With its abundance of natural resources and proximity to key emerging markets in Asia, Australia is a top destination for foreign direct investment (FDI). In fact, according to data compiled by the United Nations Conference on Trade and Development, the land down under currently ranks fourth for total FDI, with USD41.3 billion of inflows in 2011.
Beyond that, it is one of the few major developed-world economies where FDI inflows exceed outflows. Last year, for example, Australia’s total outflows were just under USD20 billion, or less than half the reported inflows.
According to the Organisation for Economic Co-operation and Development (OECD), Australia’s inflows were a substantial 4.4 percent of gross domestic product (GDP) in 2011, which was almost two-and-a-half times the average among the 34 member nations of the OECD. By contrast, its outflows constituted just 1.1 percent of GDP, which was less than half the average among its OECD peers.
While that’s an enviable situation for a country’s internal growth and development, it also means that Australia has yet to fully avail itself of nearby opportunities among Asia’s emerging markets.
Before proceeding further, it should be noted that the calculation for FDI does not include all inflows of foreign capital into a country. Rather, the figure is limited to those inflows that result in a foreign firm holding at least 10 percent voting power in a domestic enterprise or expanding an existing business in which it already has a significant ownership stake.
Since the downturn, Australia’s outflows to key trading partners in Asia are still well below their peak. Its direct investment in nearby Indonesia plunged 52.5 percent in 2009, and though it ramped back up to USD340.3 million in 2010, that’s still roughly USD50 million shy of the peak in 2008. For the sake of context, that amount accounts for just 2.5 percent of Indonesia’s total inflows for that year.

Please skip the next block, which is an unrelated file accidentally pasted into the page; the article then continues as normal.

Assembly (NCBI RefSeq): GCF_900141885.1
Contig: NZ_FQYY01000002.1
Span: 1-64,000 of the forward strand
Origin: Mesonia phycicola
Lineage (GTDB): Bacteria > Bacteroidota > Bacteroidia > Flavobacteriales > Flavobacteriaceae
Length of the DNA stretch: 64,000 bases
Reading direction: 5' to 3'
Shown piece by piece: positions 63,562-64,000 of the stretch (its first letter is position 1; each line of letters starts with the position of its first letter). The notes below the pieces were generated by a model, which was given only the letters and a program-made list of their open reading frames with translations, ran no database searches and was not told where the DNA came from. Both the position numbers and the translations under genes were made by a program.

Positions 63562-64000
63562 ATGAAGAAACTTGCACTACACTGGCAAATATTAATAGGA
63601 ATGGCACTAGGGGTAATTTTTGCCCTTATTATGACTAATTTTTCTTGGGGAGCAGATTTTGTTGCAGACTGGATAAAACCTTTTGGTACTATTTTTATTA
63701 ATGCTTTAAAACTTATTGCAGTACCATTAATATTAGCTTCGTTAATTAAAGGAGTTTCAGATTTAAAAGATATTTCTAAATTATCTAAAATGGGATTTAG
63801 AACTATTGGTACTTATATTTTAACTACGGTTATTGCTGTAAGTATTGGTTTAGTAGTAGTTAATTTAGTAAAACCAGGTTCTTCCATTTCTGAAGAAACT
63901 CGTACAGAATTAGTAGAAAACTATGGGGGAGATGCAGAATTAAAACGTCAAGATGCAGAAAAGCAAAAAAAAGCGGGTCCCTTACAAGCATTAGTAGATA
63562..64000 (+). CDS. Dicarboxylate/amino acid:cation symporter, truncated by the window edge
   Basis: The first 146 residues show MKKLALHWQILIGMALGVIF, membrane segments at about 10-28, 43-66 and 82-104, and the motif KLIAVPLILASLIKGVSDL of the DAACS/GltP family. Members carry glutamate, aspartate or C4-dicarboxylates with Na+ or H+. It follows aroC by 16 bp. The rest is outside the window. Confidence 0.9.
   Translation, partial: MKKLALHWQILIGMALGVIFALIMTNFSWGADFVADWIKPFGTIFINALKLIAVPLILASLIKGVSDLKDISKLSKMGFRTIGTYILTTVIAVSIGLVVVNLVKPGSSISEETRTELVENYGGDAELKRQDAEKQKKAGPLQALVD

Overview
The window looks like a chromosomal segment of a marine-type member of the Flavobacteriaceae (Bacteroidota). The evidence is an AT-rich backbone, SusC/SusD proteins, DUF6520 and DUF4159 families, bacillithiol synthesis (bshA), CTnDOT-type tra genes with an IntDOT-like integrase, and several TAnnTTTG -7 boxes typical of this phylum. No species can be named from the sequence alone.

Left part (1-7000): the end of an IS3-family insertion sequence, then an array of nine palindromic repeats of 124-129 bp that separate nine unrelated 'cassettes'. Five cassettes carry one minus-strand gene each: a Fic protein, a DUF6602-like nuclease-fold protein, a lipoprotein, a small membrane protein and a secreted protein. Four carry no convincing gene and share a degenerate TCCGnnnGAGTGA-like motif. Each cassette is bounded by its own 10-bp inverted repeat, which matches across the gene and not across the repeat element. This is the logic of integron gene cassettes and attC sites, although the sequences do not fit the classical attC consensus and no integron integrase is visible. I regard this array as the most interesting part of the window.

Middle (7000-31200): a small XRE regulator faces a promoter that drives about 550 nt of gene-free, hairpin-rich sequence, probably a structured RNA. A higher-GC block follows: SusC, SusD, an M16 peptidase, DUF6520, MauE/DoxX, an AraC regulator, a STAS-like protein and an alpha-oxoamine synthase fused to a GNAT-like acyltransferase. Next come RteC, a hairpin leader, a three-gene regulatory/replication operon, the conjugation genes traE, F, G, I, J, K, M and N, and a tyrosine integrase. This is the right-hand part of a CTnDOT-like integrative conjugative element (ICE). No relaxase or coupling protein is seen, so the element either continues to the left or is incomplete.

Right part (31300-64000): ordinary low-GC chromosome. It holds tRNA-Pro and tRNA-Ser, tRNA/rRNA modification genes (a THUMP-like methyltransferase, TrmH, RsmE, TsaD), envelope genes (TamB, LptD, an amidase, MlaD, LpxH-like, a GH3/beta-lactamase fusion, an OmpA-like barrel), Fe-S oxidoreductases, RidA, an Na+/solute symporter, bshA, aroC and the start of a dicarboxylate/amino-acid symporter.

Meanwhile, other Asian countries that are transforming themselves into low-cost manufacturing centers, such as Cambodia, Vietnam and Bangladesh, have received scant attention from Australia. There were no reported outflows toward Cambodia and Bangladesh in 2010, while outflows to Vietnam were just USD35.8 million. Direct investment in Malaysia, however, is at USD266.9 million, just 9 percent below the high in 2009, though that level still only constituted 2.9 percent of Malaysia’s total inflows.
Overall, Australian companies’ investments overseas have yet to recover to the heady days of 2008, when outflows peaked at USD33.6 billion.
Given the recent downturn in the global commodities market, it’s unlikely that this situation will change in the near term since so much of the Australian economy is heavily dependent upon its resources sector. But over the long term, it’s in the nation’s best interest to diversify its economy beyond merely being one of the world’s key suppliers of raw materials.
Should China enter into a protracted slowdown, the resulting regional vacuum could afford Australian firms the opportunity to expand their investments among their growing neighbors in Southeast Asia. In 2011, China’s outflows dipped 5.4 percent to USD65.1 billion. Additionally, European firms have slowed their pace of investments or withdrawn from the region due to the sovereign-debt crisis.
At the same time, Japan has increased its role as a significant investor in the region, particularly in some of the aforementioned Southeast Asian countries that offer low-cost manufacturing. In 2010, Japan’s outflows to Malaysia jumped 67.1 percent from the prior year to USD1 billion. And outflows to Thailand rose 38.8 percent to USD2.3 billion. In 2011, Japan’s merger and acquisition activity in the region climbed 42 percent from the prior year and is on track to sustain that torrid pace.
As far as outflows to Australia are concerned, Japan has hardly been a slouch there either, with USD52.3 billion in direct investment in 2011. While Australia has understandably been focused on China the past few years, the Middle Kingdom’s direct investment in Australia is still dwarfed by Japan’s stake.
And now, Japanese companies are anxious to extend that ownership bond toward Asia’s emerging markets. Indeed, some Japanese management teams believe Australian firms would make natural partners in establishing an enduring presence in emerging Asia. The question is whether Australian firms possess the strategic vision as well as the wherewithal to explore such joint ventures. Should they do so, then the Australian growth story could eventually become about more than just resources.